Back in September, when I interviewed Alex Marshall, the author of a world tour of national anthems called Republic or Death!, he told me the following about “God Save the Queen,” the national anthem of the United Kingdom (and, by default, the anthem of England, which doesn’t have an official one):
There’s almost too many reasons not to like “God Save the Queen.” … When you hear it, you can’t get excited about it. And, the other big issue: It just has absolutely nothing about Britain today. All it says is, “We have a monarch, and we’d really like her to reign for a long time.” … [People] get far more excited singing songs with titles like “Land of Hope and Glory.” Or there’s one called “Jerusalem,” which is about “England’s green and pleasant land.” And those songs actually speak to the country and people’s sense of hope. Those mean so much more. If the U.K. had a different anthem I might get more excited about it.
The U.K. may not get a different anthem anytime soon, but there’s hope for England yet. (Scotland and Wales have their own anthems, Northern Ireland does not.) Yesterday, a bill to decide the future of an English anthem was introduced in Parliament and will come up for debate in March.
Labour MP Toby Perkins defended his affinity for God, Queen, and country: “I would like to say at the outset that I am neither a republican, nor an atheist nor an English nationalist ... Members should detect no hostility in me towards God, her majesty the Queen, to God Save the Queen or to the United Kingdom.”
I caught up with Marshall today over email to ask about the latest development in his and his country’s fraught history with “God Save the Queen.” He clarified that, first of all, England has publicly wrestled with getting its own anthem before. It comes up “before every major soccer tournament.” Marshall added:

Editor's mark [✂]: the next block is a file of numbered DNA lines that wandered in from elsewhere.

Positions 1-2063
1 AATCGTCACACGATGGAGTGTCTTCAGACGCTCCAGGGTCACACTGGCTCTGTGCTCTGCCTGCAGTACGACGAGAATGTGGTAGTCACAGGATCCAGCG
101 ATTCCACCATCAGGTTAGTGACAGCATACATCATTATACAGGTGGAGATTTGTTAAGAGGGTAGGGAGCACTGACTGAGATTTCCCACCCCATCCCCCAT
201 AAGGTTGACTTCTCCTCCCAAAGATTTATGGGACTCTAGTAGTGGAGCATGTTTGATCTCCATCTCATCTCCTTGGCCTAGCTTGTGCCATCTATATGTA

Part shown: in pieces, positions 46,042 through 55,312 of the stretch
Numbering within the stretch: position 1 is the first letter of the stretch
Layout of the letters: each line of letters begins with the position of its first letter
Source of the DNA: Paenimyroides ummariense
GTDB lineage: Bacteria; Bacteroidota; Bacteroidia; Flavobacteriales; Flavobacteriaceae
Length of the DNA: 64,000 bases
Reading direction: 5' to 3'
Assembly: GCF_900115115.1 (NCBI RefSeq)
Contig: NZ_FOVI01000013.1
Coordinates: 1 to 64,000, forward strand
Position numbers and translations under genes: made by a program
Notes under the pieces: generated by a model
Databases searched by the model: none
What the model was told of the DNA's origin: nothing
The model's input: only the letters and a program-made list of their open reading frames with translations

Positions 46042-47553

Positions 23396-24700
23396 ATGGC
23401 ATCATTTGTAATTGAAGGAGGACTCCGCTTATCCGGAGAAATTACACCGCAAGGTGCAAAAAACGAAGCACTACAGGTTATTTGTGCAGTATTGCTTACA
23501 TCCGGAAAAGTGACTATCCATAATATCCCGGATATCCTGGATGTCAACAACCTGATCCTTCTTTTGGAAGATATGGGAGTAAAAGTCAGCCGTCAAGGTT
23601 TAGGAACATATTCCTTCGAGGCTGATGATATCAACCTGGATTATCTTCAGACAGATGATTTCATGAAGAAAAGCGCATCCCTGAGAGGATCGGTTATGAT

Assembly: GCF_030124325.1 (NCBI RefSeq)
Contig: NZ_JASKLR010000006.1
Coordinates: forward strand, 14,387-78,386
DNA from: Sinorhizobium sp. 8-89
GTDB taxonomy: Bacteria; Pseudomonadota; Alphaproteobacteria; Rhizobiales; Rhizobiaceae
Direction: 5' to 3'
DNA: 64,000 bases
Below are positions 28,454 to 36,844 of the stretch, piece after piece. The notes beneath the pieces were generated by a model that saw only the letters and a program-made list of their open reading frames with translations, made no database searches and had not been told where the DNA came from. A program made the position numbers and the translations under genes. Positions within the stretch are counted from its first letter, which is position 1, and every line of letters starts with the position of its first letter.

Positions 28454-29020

Normally a few cranks shout about it and then everyone quickly moves on, but this time feels different. Maybe because of the recent Scottish independence referendum, or debates about UK membership of the EU, or even the European migrant crisis, a lot more people seem to be thinking about questions of national identity here and this feeds into them. Labour MPs also want to be seen to be patriotic right now since their leader Jeremy Corbyn isn’t and so have reason to push the idea. All of that could see this call get further than most. Chances are, though, MPs will panic in a few months when people start telling them they have more important things to discuss like the economy, health service and the fact much of England was recently under water.
As for Marshall’s choice for England’s national anthem, front-runner “Jerusalem” (heard in the video seen above) is “the only choice.” The words to “Jerusalem” are based on a William Blake hymn that includes the famous lines, “I will not cease from mental fight,/Nor shall my sword sleep in my hand,/Till we have built Jerusalem/In England’s green and pleasant land.”
“It’s not just because it’s got a fantastic tune,” Marshall writes. “Its central message—of building a paradise, a Jerusalem … is one anyone here can be inspired by. That’s why you find it being sung by everyone from communists to the Women’s Institute.”
What about the song that’s also been cited as a contender, “Land of Hope and Glory”? According to Marshall: “Adopting that seems beyond bizarre. It’s a song that calls for England’s borders to get ‘wider and wider’ at one point. That message might have worked at the height of the Empire, but today? Bloody hell!”
“White Wine in the Sun” isn’t a probable title for a Christmas song, but it is if you’re Australian, like the comedian/musician Tim Minchin. (Among other things, he wrote the music and lyrics for the Broadway musical Matilda.)
This song will sneak up on you—it usually manages to get me in tears in the last minute or so. For most of it, Minchin ruminates on his mixed feelings around the holidays: He’s “hardly religious,” but he likes the music. He has “all the usual objections to consumerism,” he doesn’t want big presents. “It’s sentimental, I know, but I just really like it.”
But about halfway through, “White Wine in the Sun” builds, and it becomes about Minchin spending the holidays with his family in Australia, drinking white wine in the sun, and the reliability of always knowing they’re there.
I challenge you to hold it together until the end.
“And if, my baby girl, when you’re twenty-one or thirty-one,/And Christmas comes around/And you find yourself nine thousand miles from home/You'll know what ever comes/Your brothers and sisters and me and your mum/Will be waiting for you in the sun./Whenever you come,/Your brothers and sisters, your aunts and your uncles/Your grandparents, cousins, and me and your mum/We'll be waiting for you in the sun, drinking white wine in the sun.